The with statement, incidentally, appears in 2.6, which is in alpha as I write this. Get it now by:

from __future__ import with_statement

Anyway, the point of all this is that A. M. Kuchling writes up what’s new in each Python revision: think of it as the release notes. As an example, here’s What’s New in Python 2.5. Essential reading.

Other Books?

I’ve only mentioned one book on this reading list. There are plenty of other decent Python books but I don’t regard them as essential. In fact, I’d rather invest in an excellent general programming title than (for example) Programming Python.

Why? Well, partly because of the speed at which the language progresses. Thus the second edition of the Python Cookbook — the single book I regard as essential — did a great job of being 2.4 compliant before 2.4 was even released, which definitely extended its shelf-life; but it has nothing to say about Python 2.5 features, let alone Python 2.6 and the transition to Python 3.0. And partly because the books all too easily become too thick for comfortable use. Python famously comes with batteries included, but full details of their use belongs online.

Python Essential Reference cover

I do own a copy of Python Essential Reference by David Beazley. It’s the second edition and is now woefully out of date (covering Python up to version 2.1). I did get good use out of it, though. It’s well designed, beautifully written and laid out, and, weighing in at fewer than 400 pages, comfortable to read and carry. Somehow it manages (managed, I should say) to pack everything in: it’s concise, and it recognises that the online documentation should be the source of authoritative answers. Despite this, I haven’t bought the third edition. Partly because I don’t really need it, partly because it’s now a Python point revision or two out of date, and partly because it’s expanded to 644 pages.

  1. The Zen of Python
  2. Python Tutorial
  3. Python Library Reference
  4. Python Reference Manual
  5. The Python Cookbook
  6. Code Like a Pythonista: Idiomatic Python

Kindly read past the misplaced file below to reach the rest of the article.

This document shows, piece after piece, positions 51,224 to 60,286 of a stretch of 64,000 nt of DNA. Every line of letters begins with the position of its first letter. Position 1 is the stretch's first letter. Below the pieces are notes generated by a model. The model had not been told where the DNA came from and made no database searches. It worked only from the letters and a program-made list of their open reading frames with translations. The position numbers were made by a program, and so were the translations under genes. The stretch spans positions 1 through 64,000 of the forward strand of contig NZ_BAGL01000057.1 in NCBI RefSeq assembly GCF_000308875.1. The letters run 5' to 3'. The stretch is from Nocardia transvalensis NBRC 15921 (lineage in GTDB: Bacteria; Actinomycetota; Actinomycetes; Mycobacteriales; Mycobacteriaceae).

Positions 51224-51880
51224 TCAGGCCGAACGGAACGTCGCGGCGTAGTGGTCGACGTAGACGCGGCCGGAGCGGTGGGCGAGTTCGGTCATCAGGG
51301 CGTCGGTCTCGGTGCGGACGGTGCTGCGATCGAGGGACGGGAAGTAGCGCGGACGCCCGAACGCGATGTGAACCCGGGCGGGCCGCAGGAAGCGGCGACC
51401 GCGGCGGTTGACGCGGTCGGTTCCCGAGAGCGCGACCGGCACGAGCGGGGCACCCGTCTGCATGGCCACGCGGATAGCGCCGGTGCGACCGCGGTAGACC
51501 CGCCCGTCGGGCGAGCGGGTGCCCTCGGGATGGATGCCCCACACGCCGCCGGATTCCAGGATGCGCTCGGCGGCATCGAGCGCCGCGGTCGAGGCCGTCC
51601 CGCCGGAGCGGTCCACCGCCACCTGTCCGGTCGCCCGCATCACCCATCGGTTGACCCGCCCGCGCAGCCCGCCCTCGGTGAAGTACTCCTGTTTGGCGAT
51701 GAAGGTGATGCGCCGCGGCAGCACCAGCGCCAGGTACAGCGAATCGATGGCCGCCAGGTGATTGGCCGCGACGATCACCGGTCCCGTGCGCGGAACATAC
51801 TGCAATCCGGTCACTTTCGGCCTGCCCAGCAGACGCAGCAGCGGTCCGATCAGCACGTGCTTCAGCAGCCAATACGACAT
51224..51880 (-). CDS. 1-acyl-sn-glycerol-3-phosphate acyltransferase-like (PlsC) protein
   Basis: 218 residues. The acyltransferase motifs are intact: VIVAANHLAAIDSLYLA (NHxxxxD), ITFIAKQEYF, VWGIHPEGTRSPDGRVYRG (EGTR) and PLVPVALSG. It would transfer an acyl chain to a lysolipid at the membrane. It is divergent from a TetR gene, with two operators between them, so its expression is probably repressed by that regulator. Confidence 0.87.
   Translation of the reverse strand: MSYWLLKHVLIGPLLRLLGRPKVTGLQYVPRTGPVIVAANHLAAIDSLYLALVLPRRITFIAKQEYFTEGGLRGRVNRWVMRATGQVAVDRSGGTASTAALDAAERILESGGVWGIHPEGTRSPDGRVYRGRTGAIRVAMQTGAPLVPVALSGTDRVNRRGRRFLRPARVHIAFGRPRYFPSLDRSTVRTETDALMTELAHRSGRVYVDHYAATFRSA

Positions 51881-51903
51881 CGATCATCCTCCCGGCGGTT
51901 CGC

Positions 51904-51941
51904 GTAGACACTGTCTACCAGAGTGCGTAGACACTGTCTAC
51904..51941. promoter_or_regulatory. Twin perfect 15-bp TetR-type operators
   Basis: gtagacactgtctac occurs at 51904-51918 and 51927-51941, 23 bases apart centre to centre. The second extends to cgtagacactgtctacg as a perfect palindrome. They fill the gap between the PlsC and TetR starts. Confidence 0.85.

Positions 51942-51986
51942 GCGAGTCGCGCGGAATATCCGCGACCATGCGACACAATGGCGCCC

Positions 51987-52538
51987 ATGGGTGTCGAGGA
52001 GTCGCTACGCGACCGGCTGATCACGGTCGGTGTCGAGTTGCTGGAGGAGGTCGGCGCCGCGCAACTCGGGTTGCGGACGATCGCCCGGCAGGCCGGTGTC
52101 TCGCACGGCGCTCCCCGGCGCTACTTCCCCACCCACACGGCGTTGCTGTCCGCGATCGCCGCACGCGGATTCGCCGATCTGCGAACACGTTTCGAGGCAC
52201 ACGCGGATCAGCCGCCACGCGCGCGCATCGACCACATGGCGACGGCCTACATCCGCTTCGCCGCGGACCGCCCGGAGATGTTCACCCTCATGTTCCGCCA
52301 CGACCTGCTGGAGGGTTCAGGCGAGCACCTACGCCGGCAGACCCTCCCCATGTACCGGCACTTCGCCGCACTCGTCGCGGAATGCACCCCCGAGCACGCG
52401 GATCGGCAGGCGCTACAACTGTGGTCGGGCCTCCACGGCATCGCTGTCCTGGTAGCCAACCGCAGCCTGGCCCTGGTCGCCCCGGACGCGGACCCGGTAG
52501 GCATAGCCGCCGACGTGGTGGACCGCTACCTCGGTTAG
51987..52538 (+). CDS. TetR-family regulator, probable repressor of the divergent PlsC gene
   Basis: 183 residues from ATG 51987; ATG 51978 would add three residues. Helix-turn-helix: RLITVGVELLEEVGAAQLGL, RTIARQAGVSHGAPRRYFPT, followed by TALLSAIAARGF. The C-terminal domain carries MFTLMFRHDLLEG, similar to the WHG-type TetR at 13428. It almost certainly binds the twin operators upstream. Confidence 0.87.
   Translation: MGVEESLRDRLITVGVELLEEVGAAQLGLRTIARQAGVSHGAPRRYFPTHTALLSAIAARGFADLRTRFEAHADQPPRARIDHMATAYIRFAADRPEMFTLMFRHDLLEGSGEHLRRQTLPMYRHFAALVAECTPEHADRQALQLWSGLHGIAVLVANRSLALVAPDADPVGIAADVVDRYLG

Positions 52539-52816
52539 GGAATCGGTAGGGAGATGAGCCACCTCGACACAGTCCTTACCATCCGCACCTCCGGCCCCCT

7. Functional Programming HOWTO
  8. Itertools functions
  9. Python library source code
  10. What’s New
SICP cover picture

There’s nothing controversial here. The Zen of Python should whet your appetite, and the next three items are exactly what you’ll find at the top of the Python documentation home page. Others may argue Python in a Nutshell deserves a place, or indeed the hefty Programming Python, and they’re certainly good books.

I’d be more interested to find out which non-Python books have improved your Python programming the most. For myself, I’ll predictably pick Structure and Interpretation of Computer Programs.

The anagrams puzzle comes from Dave Thomas’s CodeKata, a nice collection of programming exercises. The solutions presented here gloss over a few details and make assumptions about the input. Is “face” an anagram of “café”, for example? For that matter, what about “cafe” and “café”. Or “isn’t” and “tins”? What if the word list contains duplicates? These issues aren’t particularly hard to solve but they do highlight the dangers of coding up a solution without fully specifying the problem, and indeed the difference between a “working” solution and a finished one.

However, I just wanted a short program to highlight advances in recent versions of Python, and in that light, here’s another variant. (My thanks to Marius Gedminas for spotting a bug in the code I originally posted here.)

from itertools import groupby, ifilter, imap
from operator import itemgetter
from string import (ascii_lowercase, ascii_uppercase,
                    punctuation, maketrans, translate)

key = sorted
second = itemgetter(1)

to_lower = maketrans(ascii_uppercase, ascii_lowercase)

data = open("wordlist.txt", "rt").read()
translated = translate(data, to_lower, deletions=punctuation) 
words = set(translated.split())
sorted_words = sorted(words, key=key)
grouped_words = imap(list, imap(second, groupby(sorted_words, key)))
anagrams = ifilter(lambda words: len(words) > 1, grouped_words)